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Understanding How Socioeconomic Inequalities Drive Inequalities in COVID-19 Infections
59 Pages Posted: 30 Aug 2021More...
Background: Across the world, the COVID-19 pandemic has disproportionately affected economically disadvantaged groups. This differential impact has numerous possible explanations, each with significantly different policy implications. We examine, for the first time in a low- or middle-income country, which mechanisms best explain the disproportionate impact of the virus on the poor.
Methods: We use primary data from the CoVIDA project, including the results of 59,770 RT-PCR tests in Bogota´, targeted on a mostly asymptomatic adult population June 2020 to March 3rd, 2021. This is combined with administrative data that covers all reported cases in Bogota´. We estimate a number of parameters that are likely to drive inequality in COVID-19 infection rates across socioeconomic groups, then use these estimates in an individual-level branching process model of the epidemic. We use counterfactual scenarios to estimate the relative importance of different channels for explaining inequality in infection rates.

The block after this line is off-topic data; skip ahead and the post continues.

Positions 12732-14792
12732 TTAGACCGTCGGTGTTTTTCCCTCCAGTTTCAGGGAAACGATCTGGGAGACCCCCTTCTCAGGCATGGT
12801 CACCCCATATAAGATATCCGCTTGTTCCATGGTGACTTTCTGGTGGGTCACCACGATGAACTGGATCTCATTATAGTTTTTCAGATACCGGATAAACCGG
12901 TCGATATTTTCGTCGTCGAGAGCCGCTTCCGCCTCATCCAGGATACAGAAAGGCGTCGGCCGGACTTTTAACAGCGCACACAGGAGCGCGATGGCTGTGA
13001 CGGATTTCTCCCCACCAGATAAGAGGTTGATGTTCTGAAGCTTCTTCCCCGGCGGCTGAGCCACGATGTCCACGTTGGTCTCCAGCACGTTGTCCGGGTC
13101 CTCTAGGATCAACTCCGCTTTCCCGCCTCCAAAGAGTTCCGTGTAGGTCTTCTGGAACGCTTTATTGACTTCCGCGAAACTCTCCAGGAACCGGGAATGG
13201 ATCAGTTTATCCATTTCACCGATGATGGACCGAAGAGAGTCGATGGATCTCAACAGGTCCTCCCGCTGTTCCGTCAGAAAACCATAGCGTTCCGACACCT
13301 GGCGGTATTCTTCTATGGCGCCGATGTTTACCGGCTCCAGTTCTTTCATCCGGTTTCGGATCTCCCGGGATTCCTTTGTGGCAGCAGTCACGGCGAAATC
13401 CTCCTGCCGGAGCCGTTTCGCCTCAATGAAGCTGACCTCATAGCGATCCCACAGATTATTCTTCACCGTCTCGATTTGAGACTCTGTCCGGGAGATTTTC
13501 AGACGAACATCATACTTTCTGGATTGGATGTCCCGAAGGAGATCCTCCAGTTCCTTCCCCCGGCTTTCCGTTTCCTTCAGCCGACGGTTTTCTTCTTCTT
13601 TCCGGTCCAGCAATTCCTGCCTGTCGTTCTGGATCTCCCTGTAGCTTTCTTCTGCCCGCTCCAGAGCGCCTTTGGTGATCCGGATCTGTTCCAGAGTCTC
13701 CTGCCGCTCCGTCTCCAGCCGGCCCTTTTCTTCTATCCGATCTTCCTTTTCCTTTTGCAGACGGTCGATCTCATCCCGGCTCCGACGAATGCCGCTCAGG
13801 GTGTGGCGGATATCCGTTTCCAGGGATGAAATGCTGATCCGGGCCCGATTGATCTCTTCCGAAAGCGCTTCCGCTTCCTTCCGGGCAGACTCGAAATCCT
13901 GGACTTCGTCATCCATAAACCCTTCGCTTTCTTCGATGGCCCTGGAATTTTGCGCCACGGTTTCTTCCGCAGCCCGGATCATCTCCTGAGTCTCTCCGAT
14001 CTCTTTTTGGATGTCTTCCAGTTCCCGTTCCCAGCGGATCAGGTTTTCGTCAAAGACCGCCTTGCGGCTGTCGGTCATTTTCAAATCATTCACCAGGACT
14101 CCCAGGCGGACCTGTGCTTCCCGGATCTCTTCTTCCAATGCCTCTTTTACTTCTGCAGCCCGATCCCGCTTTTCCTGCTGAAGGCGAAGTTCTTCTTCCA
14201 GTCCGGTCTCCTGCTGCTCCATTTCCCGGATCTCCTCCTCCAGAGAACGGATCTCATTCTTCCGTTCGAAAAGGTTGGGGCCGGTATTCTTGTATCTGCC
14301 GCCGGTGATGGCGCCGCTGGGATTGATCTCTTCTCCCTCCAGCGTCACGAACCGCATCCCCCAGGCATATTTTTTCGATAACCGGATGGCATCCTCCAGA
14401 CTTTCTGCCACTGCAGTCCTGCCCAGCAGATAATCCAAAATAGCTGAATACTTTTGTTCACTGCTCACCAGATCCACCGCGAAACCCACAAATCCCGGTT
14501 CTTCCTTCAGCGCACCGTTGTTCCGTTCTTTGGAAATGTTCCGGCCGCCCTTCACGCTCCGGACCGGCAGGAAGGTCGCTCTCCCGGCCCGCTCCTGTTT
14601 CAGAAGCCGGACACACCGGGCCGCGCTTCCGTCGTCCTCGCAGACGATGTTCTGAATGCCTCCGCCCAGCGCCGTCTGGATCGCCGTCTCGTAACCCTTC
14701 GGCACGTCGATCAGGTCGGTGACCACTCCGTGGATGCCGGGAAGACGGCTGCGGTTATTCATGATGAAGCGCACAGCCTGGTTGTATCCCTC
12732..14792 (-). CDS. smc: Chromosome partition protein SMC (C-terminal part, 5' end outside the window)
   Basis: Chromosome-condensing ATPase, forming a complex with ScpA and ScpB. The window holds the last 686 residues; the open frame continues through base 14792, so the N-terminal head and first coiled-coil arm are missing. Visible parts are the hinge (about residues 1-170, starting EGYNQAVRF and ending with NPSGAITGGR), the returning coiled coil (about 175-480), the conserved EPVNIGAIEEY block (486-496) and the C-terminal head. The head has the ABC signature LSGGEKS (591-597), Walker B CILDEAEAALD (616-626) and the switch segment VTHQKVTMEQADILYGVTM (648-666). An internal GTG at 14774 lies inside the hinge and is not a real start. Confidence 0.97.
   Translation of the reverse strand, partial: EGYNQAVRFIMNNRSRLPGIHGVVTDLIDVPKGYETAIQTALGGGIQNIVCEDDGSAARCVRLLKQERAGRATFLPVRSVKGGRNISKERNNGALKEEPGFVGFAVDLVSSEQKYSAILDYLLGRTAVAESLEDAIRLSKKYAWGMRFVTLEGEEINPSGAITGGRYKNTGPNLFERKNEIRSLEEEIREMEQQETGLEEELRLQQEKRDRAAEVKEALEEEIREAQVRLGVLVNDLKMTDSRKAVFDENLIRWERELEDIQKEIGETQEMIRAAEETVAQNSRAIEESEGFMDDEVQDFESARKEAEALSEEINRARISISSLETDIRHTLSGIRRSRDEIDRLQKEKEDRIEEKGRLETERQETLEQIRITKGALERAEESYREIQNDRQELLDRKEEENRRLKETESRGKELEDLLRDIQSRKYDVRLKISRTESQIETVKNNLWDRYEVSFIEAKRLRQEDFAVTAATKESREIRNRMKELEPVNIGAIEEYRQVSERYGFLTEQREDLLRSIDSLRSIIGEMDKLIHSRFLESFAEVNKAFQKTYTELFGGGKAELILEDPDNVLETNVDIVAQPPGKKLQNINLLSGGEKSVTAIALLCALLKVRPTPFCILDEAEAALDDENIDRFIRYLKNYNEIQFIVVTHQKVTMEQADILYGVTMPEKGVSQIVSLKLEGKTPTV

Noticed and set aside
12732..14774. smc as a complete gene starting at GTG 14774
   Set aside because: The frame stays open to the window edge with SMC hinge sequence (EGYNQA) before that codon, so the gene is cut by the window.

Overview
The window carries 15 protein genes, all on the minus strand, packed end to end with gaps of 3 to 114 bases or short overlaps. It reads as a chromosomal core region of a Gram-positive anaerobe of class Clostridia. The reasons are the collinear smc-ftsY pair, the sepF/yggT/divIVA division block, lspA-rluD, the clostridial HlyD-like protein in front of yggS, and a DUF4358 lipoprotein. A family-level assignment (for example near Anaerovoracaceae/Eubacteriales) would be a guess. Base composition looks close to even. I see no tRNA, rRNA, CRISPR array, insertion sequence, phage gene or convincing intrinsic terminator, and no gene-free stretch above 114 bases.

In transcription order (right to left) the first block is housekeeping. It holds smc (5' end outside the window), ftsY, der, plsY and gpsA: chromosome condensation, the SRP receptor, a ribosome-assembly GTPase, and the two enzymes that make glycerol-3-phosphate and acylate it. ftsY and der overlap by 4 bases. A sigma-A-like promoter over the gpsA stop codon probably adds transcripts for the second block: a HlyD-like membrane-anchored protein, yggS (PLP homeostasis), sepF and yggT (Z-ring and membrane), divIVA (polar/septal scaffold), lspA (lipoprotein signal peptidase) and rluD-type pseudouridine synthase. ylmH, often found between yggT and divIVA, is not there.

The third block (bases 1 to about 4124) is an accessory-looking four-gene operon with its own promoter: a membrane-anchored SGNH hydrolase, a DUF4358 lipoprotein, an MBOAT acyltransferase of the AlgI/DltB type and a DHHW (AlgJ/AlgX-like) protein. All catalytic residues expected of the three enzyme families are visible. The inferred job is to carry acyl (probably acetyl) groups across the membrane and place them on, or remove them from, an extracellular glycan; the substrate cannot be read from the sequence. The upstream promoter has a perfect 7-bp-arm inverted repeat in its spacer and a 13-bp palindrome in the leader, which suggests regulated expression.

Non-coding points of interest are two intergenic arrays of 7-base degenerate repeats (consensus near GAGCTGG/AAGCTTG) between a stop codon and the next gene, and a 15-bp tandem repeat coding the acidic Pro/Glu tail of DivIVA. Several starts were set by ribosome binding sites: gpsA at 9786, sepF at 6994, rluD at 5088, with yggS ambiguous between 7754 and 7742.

Findings: Total infections and inequalities in infections are largely driven by inequalities in the ability to work remotely and in within-home secondary attack rates. Inequalities in isolation behavior are less important but non-negligible, while access to testing and contract-tracing plays practically no role. Interventions that mitigate transmission are found to be more effective when targeted on socioeconomically disadvantaged groups.
Interpretation: Socioeconomically disadvantaged groups are particularly vulnerable to COVID-19 infections, and this appears to be driven by the need to work out of home, and higher transmission within home. Policies that can successfully reduce these channels of transmission among the poor are likely to have large benefits.
Funding: The authors acknowledge generous support from the Interamerican Development Bank, the Development Bank of Latin America (CAF), the University of Los Andes and the Universidad Nacional de Colombia. Duncan Webb gratefully acknowledges support from the ED 465 at University Paris 1, and the EUR project ANR-17-EURE-0001.
Declaration of Interest: The authors have no competing interests to declare.
Ethical Approval: Ethics approval was obtained from the ethics committee of Universidad de los Andes (Act number 1278 of 2020). The ethics committee approved that the participants would receive the information via telephone and give their verbal consent, in order to comply with physical distancing and limit the restriction for a study is part of a public health surveillance strategy implemented jointly with the Health Secretary of Bogota.
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